Steel producers and traders, as well as construction companies, are facing shortages and rising prices. After the rapid hike in energy prices raised companies' costs in recent months, now the war in Ukraine and the Western sanctions against Russia have made things worse by limiting Europe's imports of raw materials and products. In line with the market trend, alternative sources have also become hard to access or too expensive. The effect is felt down the line and some building developers are freezing their projects.
Off the market
"When a large metal exporter like Ukraine is not in the market, shortages are inevitable," the chairman of the Bulgarian Association of the Metallurgical Industry, Anton Petrov, said. Besides finished products, Ukraine supplies some 15% of the iron ore used in Europe. Another 15% comes from Russia. "That makes a considerable share of raw materials - from ore to billets - that cannot be delivered to Europe. That results in higher demand for scrap metal, pushing its prices up," he added.
The shortage affects directly both steel makers in Bulgaria: Stomana Industry (part of Greece's Viohalco), which uses scrap metal, and Promet Steel near the city of Burgas. Promet is owned by Ukraine's Metinvest and uses Ukrainian steel billets, which are not being produced now.
The total output of Stomana Industry and Promet Steel is some 930,000 tonnes a year, according to 2020 data. Most of the steel is exported, mainly to Europe. Bulgaria also imports steel products (a touch above 1 million tonnes in 2020) from neighboring countries (Turkey, Greece, Romania and Serbia), as well as from Ukraine.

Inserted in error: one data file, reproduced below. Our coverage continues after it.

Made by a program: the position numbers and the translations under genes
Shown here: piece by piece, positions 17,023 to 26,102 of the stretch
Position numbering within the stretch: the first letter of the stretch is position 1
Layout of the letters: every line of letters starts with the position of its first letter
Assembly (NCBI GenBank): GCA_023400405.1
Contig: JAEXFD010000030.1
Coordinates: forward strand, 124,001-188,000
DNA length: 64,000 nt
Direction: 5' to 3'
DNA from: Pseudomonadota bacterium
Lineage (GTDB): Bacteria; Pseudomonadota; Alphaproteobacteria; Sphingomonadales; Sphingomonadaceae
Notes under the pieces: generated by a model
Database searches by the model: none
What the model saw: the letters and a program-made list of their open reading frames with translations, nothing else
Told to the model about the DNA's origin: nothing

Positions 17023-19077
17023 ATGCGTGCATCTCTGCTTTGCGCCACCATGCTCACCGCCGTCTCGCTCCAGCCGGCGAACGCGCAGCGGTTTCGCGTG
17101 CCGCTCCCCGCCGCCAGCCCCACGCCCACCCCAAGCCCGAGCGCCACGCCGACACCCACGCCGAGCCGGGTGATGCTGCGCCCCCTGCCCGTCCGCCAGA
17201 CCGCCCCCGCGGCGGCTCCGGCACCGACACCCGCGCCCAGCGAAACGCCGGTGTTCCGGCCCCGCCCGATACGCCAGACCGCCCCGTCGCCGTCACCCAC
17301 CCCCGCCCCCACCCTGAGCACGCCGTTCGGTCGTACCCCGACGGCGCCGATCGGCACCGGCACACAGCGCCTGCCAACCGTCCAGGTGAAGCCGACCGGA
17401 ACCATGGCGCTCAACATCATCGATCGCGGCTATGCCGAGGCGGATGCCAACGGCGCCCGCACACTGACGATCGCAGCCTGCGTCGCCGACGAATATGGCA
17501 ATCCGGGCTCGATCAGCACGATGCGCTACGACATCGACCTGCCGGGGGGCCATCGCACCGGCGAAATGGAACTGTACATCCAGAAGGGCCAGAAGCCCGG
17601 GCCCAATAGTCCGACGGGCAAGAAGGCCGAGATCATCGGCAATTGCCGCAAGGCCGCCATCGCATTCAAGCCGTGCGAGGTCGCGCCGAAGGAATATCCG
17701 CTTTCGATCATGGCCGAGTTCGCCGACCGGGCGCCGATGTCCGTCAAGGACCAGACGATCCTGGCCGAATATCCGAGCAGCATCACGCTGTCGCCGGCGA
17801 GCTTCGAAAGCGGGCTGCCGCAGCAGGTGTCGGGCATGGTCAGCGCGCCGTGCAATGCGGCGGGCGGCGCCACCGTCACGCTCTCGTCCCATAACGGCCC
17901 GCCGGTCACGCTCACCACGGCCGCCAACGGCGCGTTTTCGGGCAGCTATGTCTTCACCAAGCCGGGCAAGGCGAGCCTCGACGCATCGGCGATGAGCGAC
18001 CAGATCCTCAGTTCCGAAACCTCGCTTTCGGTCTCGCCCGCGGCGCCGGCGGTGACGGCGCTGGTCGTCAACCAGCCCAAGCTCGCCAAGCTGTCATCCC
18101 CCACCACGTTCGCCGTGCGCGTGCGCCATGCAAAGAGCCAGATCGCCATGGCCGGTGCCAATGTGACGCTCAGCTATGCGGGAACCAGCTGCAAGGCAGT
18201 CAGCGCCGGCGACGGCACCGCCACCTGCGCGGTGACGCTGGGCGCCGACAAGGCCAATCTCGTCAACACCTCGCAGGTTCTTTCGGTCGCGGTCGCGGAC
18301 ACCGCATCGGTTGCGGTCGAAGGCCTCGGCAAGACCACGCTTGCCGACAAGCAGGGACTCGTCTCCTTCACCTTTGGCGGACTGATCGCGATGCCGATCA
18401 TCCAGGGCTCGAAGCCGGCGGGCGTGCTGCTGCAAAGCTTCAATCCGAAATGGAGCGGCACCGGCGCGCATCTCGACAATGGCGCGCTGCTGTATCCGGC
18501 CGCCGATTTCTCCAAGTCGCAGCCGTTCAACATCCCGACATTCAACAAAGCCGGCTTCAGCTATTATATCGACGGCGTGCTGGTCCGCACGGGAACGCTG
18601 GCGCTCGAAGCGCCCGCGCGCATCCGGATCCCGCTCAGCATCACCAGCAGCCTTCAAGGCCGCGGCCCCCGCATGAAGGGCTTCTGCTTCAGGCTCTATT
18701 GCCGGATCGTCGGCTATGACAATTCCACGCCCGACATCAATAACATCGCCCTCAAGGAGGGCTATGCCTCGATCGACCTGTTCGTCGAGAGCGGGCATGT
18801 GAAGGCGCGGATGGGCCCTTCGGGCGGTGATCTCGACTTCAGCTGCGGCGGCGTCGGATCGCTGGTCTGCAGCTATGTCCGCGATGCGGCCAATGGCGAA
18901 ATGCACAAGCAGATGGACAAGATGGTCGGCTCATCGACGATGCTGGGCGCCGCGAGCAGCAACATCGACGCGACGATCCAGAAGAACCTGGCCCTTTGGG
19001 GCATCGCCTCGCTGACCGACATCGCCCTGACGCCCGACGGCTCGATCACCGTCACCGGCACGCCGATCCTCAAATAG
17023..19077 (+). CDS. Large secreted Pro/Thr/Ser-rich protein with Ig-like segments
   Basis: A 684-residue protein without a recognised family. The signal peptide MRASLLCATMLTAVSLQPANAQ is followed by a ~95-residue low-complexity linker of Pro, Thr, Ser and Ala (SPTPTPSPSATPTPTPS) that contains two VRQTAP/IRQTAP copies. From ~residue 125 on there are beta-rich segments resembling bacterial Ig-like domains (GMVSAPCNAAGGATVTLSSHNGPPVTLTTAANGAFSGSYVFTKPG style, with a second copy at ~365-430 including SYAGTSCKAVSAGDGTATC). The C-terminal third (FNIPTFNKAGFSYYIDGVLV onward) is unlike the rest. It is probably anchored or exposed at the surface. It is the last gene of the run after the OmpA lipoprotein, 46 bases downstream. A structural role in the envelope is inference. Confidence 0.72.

Petrov says there are also speculative reasons for the shortage of both raw materials and finished products at present, as many traders expect prices to rise further. At the same time the alternatives are scarce. "When demand is low, you can find regions with dumping prices. But that is not the case now," Petrov added. A possible source of steel deliveries is Turkey, which is a huge producer. However, prices there have surged drastically because of stronger demand.
Down the line
With supply chain disruptions pushing steel prices up, the construction industry is facing one of the most serious challenges in recent years, says Maya Pencheva, CEO at Glavbolgarstroy. In her words, steel prices have jumped nearly 20% within a week. "In order to buy steel, you have to pay 100% in advance and you still have no guarantee, because the steel is transported across the Black Sea," she explained.
It is the same situation throughout the region, as shortage in one place immediately affects demand in another. As a result, producers in Turkey and Iran have also started raising their prices. Besides, Pencheva believes they have too many inquiries and will hardly be able to fulfil all orders. Expensive fuels and transportation make deliveries from more distant countries pointless.
But it is not only steel: construction materials like timber, aluminum and concrete have also appreciated. "It was a 30% hike before the war and now nobody can say how big it is. The only buffer we have in investment construction is not selling: we build, calculate the costs and then decide at what price to sell," Pencheva explained.
The constant price changes have made some developers reconsider or shelve their projects. Others are trying to optimize costs. The problem is that it is the indispensable basic materials that have appreciated.
Nobody can say when the price rally will stop, as it is to a large extent connected with the situation in Ukraine. After the blow delivered by the energy price hike, the increase in the prices of steel and other materials will additionally affect companies. And it may even force some European producers to shut down.